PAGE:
Today is Pi Day and what better way to celebrate everyone’s favorite mathematical constant than by taking a look back at everyone’s favorite $35 hobbyist computer, the Raspberry Pi. Since the launch of the Raspberry Pi, I’ve written an absurd number of guides, blogs, and an already outdated book on the variety of projects you can do with it. I’ve learned a lot it that time.
Troubleshooting Is a Life Skill You Have to Practice
The joy I get from finding a solution to some dumb problem is one of the main things that drew me to the Raspberry Pi to begin with. Thankfully, Raspberry Pi projects have gotten easier over the years. Where it was once a complicated process to build an SD card, it’s now pretty much automatic. Still, the Raspberry Pi is far, far away from being as user friendly as a PC or Mac. That’s a feature, not a bug. The Raspberry Pi is built to force you to learn troubleshooting, and that’s still one of my favorite things about it.
Before hobbyists latched onto the Raspberry Pi, it was a computer for learning how to code targeted mainly at kids. Since then, the appeal has broadened, but it’s still impossible for a project to “just work” out of the box. You will have to tweak something, dig into the command line, or spend a few hours buried in an obscure internet forum to find solutions to problems that only you seem to be having. You will slam your head against the wall, yell a little, and throw your Raspberry Pi at least once for every project you attempt to make.
For every project you complete, for every bug you squash, and for every typo you correct, comes a small, glowing feeling inside your stomach that is well worth the trouble of it all. Troubleshooting is a way of processing the world at large, but if you’re not putting those if-then skills to the test repeatedly, you will lose them.
Linux is a Pain, but It’s Worth Learning How to Use It
Before the Raspberry Pi, my experience with Linux included one failed attempt to set up a music server. Now, while I still have no interest in using it on a daily basis, I’m comfortable with it as a whole. It’s still a pain to use though.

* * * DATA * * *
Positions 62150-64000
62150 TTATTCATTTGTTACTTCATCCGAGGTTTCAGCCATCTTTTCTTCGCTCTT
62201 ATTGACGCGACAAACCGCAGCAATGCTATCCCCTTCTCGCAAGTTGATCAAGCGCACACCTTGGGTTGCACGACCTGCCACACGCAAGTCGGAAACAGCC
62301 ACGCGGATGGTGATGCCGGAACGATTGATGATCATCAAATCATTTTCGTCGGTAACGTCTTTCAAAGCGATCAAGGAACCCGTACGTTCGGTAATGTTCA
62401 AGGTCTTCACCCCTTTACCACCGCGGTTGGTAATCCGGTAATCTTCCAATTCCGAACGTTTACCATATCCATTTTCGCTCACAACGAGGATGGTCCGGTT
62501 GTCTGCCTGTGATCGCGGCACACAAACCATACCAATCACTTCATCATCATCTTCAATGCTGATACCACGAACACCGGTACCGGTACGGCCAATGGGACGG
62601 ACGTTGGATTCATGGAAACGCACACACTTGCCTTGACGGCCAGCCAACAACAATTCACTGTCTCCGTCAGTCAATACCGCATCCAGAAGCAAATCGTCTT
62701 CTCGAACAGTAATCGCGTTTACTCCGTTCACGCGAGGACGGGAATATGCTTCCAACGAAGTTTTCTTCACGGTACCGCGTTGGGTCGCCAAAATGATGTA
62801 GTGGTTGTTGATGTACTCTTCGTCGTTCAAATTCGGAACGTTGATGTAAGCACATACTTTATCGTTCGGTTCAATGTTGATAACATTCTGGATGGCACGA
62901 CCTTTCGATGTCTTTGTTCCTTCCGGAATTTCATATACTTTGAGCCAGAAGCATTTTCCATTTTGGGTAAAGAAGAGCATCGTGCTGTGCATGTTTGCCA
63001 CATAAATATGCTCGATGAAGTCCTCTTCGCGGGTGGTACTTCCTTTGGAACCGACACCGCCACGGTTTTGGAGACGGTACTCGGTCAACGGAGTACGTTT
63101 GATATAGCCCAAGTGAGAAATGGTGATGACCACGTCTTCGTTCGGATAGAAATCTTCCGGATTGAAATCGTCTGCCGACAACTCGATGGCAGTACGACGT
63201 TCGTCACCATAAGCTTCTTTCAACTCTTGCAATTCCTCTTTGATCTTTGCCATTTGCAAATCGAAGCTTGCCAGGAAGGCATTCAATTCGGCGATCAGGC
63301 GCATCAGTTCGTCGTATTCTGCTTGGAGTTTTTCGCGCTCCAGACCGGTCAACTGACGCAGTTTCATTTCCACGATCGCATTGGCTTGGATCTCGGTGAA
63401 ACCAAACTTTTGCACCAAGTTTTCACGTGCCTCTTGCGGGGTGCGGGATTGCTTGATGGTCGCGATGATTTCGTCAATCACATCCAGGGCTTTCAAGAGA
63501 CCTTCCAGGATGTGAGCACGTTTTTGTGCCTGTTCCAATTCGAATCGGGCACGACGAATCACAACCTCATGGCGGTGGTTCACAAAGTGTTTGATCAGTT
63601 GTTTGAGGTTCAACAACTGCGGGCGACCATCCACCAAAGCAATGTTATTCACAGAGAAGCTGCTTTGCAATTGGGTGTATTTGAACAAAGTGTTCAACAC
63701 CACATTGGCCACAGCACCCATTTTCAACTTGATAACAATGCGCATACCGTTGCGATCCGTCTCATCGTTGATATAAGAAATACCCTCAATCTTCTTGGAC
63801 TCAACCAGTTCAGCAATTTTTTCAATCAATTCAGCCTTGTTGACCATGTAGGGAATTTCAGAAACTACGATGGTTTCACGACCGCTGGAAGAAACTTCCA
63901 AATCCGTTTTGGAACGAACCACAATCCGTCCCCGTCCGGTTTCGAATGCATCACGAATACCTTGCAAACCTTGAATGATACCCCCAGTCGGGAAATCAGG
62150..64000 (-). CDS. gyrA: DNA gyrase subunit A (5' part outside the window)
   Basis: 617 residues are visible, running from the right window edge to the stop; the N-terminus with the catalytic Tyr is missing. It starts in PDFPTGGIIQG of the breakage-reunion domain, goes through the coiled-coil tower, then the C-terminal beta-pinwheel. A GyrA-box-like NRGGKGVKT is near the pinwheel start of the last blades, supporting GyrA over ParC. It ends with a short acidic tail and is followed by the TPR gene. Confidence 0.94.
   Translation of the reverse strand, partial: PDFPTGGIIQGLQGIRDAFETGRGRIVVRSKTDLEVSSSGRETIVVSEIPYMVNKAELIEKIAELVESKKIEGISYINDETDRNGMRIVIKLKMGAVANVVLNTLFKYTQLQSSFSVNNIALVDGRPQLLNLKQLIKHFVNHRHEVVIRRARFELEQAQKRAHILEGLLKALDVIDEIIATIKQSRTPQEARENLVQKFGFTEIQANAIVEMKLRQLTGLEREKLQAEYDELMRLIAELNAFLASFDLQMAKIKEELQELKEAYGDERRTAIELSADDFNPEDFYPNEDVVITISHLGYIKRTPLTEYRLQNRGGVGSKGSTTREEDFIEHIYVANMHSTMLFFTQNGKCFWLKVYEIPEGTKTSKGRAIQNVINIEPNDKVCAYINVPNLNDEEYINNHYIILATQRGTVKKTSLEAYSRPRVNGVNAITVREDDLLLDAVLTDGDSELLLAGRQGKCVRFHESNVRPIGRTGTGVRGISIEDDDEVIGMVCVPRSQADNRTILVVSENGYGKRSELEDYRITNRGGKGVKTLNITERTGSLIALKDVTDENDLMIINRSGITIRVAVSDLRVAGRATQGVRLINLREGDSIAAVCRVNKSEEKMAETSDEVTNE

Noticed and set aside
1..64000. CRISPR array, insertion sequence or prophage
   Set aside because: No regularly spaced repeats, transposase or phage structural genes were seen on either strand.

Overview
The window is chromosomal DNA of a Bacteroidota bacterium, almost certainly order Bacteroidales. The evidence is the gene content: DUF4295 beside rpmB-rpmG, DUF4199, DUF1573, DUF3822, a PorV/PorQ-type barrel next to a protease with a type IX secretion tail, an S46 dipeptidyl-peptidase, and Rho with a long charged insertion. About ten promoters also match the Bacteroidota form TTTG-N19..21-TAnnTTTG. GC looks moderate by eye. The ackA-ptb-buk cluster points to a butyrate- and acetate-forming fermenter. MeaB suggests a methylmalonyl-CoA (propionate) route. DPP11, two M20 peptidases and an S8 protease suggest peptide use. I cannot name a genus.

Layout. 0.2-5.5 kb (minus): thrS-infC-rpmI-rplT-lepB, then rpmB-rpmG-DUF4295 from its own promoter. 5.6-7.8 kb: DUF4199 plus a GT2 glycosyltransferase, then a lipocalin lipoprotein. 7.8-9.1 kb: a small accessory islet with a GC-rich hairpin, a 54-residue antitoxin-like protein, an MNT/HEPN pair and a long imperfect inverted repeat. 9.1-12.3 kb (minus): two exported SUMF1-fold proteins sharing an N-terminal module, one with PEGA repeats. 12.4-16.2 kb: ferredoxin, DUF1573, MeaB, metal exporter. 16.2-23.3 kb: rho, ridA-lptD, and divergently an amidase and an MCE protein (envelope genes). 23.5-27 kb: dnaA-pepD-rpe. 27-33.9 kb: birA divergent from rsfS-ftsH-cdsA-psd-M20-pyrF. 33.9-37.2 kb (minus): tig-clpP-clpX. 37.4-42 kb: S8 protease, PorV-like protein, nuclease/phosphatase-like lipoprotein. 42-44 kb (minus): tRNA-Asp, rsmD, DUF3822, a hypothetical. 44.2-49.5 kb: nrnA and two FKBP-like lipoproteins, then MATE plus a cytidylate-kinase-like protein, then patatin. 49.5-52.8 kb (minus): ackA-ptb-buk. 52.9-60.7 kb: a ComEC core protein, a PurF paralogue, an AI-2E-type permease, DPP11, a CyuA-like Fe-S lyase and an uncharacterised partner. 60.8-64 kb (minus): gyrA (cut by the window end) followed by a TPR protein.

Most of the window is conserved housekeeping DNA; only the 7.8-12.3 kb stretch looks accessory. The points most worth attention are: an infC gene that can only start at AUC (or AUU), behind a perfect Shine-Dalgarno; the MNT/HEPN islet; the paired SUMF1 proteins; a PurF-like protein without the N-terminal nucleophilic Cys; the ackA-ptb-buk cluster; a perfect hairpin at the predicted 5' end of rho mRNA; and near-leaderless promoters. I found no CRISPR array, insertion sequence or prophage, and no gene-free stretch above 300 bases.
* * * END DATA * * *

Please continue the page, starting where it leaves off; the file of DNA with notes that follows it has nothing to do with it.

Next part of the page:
When I first started working on the Raspberry Pi, my biggest hurdle besides just using the command line at all was trying to learn when and when not to use the
sudo command. If I learned anything in my formative years on Windows PCs and my later years on Mac, it’s that messing with system level files, folders, and permission settings is a sure-fire way to destroy your computer. I had to break that thought process because a lot of Raspberry Pi projects require super user access. The good news is it’s near impossible to break the Raspberry Pi itself, though I’ve borked more than a handful of SD cards.
I am still astounded at how much you can do with Linux. You can bend it to your will and force it to do anything you want. That includes turning a Raspberry Pi into weird, tiny jukebox, network-wide ad blocker, or a portable hacking device. It also means you can often reproduce a lot of commercial products. The Amazon Echo is the most notable example here, but security cameras, weather displays, and DIY security systems work too. Heck, we’ve even seen the creation of new products, like the sci-fi inspired smart mirror. You will need to know at least a little bit about Linux, Python, or both to complete most complicated Raspberry Pi projects. Learning the quirks of Linux might seem like a pointless pursuit in the age of modern computers, but I promise you that it’s worth it in the end.